Is ITIL (Information Technology Infrastructure Library) still relevant in the digital world?
The short answer is…yes!
The longer answer is: it depends on your organisation’s understanding and application of ITIL.
In order to best answer the question it is important to take a step back and examine the goals and intent of ITIL.
Quick refresher on ITIL
Documented Common Sense – Don Page
- The best definition of ITIL comes from Dr. Don Page, one of the authors of ITIL, who simply refers to it as ‘Documented Common Sense’
- Put differently, it is a set a good practices for IT service management aimed at providing guidance to questions like:
- What services should we offer and to whom?
- How do we create value for our customers?
- How do we define service quality?
- Simply put, it is aimed at providing guidelines for IT to deliver high quality and cost-effective business value.
Like all good frameworks and philosophies, ITIL is not immune to abuse. Over the years, ITIL has been hijacked by well-intentioned vendors who jumped on the ITIL bandwagon to help address the “technology” aspect of the “people”, “process” and “technology” that ITIL advocates. As a result, ITIL almost became synonymous as a “service desk” tool; offering incident, change, problem tracking capabilities in the guise of “management”. We even had organizations specialising in certifying tools for ITIL.
Then came the key push for configuration management databases and systems — or CMDBs and CMSs tools — as the silver bullet to IT service management.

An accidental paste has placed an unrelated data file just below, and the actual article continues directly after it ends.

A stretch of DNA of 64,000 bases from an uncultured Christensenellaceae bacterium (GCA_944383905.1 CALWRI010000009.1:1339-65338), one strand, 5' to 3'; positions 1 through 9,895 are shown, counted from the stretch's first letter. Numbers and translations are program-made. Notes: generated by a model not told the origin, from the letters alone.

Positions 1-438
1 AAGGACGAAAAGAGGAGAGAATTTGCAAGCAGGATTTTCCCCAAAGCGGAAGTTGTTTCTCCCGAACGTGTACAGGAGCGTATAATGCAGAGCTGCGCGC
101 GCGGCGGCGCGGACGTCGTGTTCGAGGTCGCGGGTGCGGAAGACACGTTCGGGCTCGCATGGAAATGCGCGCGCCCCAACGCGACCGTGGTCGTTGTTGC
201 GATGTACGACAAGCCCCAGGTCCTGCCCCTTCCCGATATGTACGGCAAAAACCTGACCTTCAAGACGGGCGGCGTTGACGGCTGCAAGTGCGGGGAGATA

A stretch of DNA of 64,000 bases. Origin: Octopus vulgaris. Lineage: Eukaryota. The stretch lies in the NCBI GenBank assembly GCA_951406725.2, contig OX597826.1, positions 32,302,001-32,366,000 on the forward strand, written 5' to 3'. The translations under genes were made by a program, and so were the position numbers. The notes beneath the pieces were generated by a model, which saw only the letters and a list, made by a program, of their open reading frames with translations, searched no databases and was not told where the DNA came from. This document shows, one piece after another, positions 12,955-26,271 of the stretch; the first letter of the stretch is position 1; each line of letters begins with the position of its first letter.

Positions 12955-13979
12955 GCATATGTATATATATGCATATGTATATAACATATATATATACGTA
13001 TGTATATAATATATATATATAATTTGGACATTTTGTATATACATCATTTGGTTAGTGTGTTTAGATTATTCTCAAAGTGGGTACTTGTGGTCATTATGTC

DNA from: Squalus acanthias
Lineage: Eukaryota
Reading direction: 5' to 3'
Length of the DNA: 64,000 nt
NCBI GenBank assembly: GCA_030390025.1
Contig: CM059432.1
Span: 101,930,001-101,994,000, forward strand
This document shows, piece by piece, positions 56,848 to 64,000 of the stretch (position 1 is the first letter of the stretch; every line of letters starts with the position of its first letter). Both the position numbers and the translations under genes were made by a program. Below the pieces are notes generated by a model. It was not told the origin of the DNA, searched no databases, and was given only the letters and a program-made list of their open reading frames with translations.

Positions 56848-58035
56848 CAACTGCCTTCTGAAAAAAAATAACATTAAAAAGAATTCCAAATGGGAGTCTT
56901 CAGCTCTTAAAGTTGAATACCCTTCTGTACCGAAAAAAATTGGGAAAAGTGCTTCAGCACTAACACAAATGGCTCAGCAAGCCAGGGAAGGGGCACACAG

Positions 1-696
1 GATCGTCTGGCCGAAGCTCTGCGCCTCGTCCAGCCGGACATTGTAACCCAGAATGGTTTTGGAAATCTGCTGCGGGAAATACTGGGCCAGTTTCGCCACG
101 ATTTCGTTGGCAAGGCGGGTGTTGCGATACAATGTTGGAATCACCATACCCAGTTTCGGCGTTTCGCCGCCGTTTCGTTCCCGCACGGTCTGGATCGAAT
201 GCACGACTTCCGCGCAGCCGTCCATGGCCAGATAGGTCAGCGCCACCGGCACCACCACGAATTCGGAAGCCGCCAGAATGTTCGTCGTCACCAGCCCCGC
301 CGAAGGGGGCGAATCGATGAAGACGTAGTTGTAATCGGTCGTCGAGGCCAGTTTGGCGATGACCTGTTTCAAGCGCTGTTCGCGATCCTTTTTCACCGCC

ITIL vs DevOps?
In order to best answer this question, it is important to look at what the goals and intent of DevOps really is.
DevOps is Not a Market, but a Tool-Centric Philosophy That Supports a Continuous Delivery Value Chain – Gartner
- The most concise definition of DevOps goes to Gartner: DevOps is Not a Market, but a Tool-Centric Philosophy That Supports a Continuous DeliveryValue Chain. Dare I add the words ‘people (& culture)’ prior to the word Tool-Centric.
- Gene Kim, the author of the Phoenix Project, puts it this way: DevOps advocates a collaborative working relationship between Development and IT Operations, resulting in the fast flow of planned work(i.e., high deploy rates), while simultaneously increasing the reliability, stability,resilience and security of the production environment
One of the main points of contention, that is often cited when contrasting ITIL and DevOps, is the ITIL guidelines of change management are too slow and rigid. It is important to note that the main intent for the ITIL guidelines is to manage risk of reliability, stability, resilience and security by providing cross-collaboration between teams. DevOps advocates automation as the approach to address these same risks, so in essence there really is no conflict in philosophy here.
- No matter the philosophy, framework or processes you use, always start with the WHY, then move on the WHAT and HOW. Frameworks and processes are not an end in themselves but a means to help you achieve your goals.
- Regardless of the framework or the process, the three key disciplines that are essential to success in the digital world are:
- Relentless focus on the Customer and the Customer Experience
- Continuous Delivery
- Operational Excellence
- These key disciplines can only be accomplished through a culture of continuous feedback, collaboration and improvement, across every aspect and department of the organisation.